Skip to main Content
Iditarod

18-year-old rookie is learning fast on a frigid Iditarod race trail

RUBY -- Subzero temperatures and a bitter wind chill got the best of rookie musher Ben Harper's nose Thursday morning along the Iditarod race trail. It was frostbitten, white and peeling. Harper covered it with a thick coat of Vaseline for protection and to help it heal.

Despite the gnarly appearance, the 18-year-old musher insisted his nose was fine. What bugged him more were the blue jeans he wore under his snow gear. They provided little insulation against 20- to 30-below-zero cold.

"I'm never wearing these again," he told mushers gathered in the Ruby checkpoint, laughing when ribbed about rookie mistakes.

Harper, the youngest musher in this year's race, isn't your average rookie. He's a bit of a racing wunderkind. He's been runner-up in the Junior Iditarod and Knik 200. He placed an impressive fifth in the Copper Basin 300 this year against a competitive field of 45 mushers.

He's not alone in his early racing success either. Younger brother Kevin won the Junior Iditarod weeks ago. The two have been sharing dogs, and 10 dogs from Kevin's team are making the trip to Nome with his brother.

But despite his impressive resume, Harper insisted Thursday he's no candidate for rookie-of-the-year honors.

"That would be cool (to win it)," he said. "But I don't know what I'm doing out here."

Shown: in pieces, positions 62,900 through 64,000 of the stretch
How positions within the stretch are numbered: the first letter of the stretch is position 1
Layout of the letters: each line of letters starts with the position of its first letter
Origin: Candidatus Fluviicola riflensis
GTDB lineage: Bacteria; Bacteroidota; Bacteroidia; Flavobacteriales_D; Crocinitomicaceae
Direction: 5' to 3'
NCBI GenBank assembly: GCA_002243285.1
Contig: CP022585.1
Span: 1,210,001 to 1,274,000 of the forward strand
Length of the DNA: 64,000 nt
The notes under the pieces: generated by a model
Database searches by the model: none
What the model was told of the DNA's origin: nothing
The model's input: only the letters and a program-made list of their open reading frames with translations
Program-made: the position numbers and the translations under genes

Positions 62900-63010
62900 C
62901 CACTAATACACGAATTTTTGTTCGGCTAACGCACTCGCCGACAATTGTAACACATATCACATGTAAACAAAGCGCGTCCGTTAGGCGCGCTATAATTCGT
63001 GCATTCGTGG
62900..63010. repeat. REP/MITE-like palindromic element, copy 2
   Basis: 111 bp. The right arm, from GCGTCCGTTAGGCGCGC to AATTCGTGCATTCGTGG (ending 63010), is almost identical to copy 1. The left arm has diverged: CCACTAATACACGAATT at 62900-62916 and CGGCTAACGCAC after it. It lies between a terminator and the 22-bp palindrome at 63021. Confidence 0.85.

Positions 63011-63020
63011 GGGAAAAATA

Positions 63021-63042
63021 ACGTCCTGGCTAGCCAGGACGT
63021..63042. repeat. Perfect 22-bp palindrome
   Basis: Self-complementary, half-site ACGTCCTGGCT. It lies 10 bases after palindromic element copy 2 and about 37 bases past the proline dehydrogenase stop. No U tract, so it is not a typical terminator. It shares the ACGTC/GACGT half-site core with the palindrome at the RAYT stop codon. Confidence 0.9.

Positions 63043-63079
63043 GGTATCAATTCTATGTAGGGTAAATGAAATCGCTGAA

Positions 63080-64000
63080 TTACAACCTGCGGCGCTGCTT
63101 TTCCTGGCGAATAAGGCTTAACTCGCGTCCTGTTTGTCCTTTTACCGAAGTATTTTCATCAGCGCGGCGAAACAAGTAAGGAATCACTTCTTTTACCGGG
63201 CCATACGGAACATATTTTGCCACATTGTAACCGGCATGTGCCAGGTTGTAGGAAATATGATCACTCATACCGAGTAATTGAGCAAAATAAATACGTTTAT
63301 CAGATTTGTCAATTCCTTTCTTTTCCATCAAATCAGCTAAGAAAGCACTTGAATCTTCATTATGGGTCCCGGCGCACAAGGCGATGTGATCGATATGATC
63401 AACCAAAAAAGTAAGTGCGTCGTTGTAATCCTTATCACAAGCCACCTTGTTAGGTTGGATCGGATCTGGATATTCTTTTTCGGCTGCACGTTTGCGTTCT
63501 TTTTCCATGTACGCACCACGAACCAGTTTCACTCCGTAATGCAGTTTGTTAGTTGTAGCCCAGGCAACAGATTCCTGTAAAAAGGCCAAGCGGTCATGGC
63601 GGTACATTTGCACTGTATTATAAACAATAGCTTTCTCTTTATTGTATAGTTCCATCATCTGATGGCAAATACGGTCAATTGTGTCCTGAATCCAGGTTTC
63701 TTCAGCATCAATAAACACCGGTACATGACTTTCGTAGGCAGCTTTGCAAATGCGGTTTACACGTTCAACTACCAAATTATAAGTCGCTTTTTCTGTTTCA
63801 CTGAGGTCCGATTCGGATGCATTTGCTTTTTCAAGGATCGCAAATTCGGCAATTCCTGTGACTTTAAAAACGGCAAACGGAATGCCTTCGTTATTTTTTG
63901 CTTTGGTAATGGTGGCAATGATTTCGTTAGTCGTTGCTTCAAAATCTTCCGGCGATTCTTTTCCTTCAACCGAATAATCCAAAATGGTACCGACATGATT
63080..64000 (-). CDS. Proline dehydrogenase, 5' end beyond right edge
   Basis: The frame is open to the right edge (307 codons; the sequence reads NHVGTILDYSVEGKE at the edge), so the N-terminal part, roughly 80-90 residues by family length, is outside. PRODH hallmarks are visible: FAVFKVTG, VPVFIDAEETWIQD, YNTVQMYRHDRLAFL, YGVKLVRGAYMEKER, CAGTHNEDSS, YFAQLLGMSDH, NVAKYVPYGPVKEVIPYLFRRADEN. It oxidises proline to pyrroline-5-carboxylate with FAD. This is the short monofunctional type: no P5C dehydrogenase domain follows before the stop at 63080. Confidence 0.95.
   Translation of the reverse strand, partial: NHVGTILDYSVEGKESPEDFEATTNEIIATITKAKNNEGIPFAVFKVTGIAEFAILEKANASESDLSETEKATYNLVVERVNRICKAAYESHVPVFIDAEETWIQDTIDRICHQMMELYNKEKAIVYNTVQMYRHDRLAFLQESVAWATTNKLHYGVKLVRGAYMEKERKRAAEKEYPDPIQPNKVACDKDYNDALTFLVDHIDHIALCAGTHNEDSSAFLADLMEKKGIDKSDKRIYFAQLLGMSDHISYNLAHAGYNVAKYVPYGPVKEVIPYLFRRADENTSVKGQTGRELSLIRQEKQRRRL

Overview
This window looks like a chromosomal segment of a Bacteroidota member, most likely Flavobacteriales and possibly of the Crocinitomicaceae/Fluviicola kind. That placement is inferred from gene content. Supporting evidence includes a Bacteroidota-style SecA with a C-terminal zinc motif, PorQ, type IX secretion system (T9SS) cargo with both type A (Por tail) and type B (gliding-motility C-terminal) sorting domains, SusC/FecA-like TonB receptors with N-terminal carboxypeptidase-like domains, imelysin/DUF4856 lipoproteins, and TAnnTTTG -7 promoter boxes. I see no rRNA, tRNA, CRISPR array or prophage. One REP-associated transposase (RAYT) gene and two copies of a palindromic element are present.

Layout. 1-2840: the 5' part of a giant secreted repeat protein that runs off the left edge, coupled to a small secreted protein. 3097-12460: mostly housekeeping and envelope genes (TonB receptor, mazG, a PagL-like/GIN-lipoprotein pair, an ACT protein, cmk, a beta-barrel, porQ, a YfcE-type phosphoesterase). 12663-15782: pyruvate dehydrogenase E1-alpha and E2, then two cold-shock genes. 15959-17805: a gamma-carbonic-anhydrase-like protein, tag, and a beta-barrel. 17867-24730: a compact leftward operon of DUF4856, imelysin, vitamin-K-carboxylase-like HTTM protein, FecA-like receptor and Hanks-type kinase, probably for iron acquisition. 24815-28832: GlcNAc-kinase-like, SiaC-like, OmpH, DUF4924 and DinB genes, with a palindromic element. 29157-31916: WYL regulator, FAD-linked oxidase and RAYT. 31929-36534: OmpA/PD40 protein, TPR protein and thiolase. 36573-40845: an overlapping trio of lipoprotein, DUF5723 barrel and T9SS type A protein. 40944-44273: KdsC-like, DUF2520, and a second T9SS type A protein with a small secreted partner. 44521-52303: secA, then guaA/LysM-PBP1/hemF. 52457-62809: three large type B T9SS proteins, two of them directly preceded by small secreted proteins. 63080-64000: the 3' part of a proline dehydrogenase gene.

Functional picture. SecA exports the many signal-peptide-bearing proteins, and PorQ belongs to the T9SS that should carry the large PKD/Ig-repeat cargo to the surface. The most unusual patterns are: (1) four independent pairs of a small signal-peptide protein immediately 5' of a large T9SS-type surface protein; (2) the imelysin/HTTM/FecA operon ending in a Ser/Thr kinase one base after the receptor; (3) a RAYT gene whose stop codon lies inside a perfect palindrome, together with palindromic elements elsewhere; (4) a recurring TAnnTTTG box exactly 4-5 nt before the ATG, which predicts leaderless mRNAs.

Harper shrugs off any success he's had in mid-distance races, noting that they're only a few hundred miles. You can go fast in those, he said, because the end is always near. But the Iditarod's 1,000 miles is a lot longer. Go too fast early, and you might not make it to Nome.

Still, he's been busy prepping. He trains out of Ray Redington Jr.'s kennel, and with Redington constantly talking Iditarod, it's been easy for Harper to absorb his race knowledge.

Harper graduated from Wasilla High School last May and said he's always been a "dog person" but didn't consider racing until he moved to Alaska with his family in 2011. He said that on the drive up from his former home in Port Townsend, Washington, he saw a few teams training along the Alaska Highway and happened to read a magazine article about mushing.

That was all it took for him to catch the bug. After his family settled in the Knik area -- known for its mushing history -- they met Redington. Harper began handling for the veteran musher at age 14.

Harper said his team this year is composed of dogs from several kennels -- including those of Redington, Jessie Royer of Montana, Sonny Lindner and Abbie West of Two Rivers as well as young Jay Cadzow of Fort Yukon.

Harper said his goal is to gain experience this year before taking a break. He plans to spend next year building his kennel and taking an airplane mechanics course at the University of Alaska Fairbanks.

He may be absent from the Iditarod next year, but he won't be gone for long. Despite rookie mistakes, he loves the challenge of being out with his dog team and revels in the obstacles mushers face as long-distance racers.

"Out here I don't have to worry about anything but my dogs," he said. "It feels really good."

For more newsletters click here

Local news matters.

Support independent, local journalism in Alaska.

Comments
Sponsored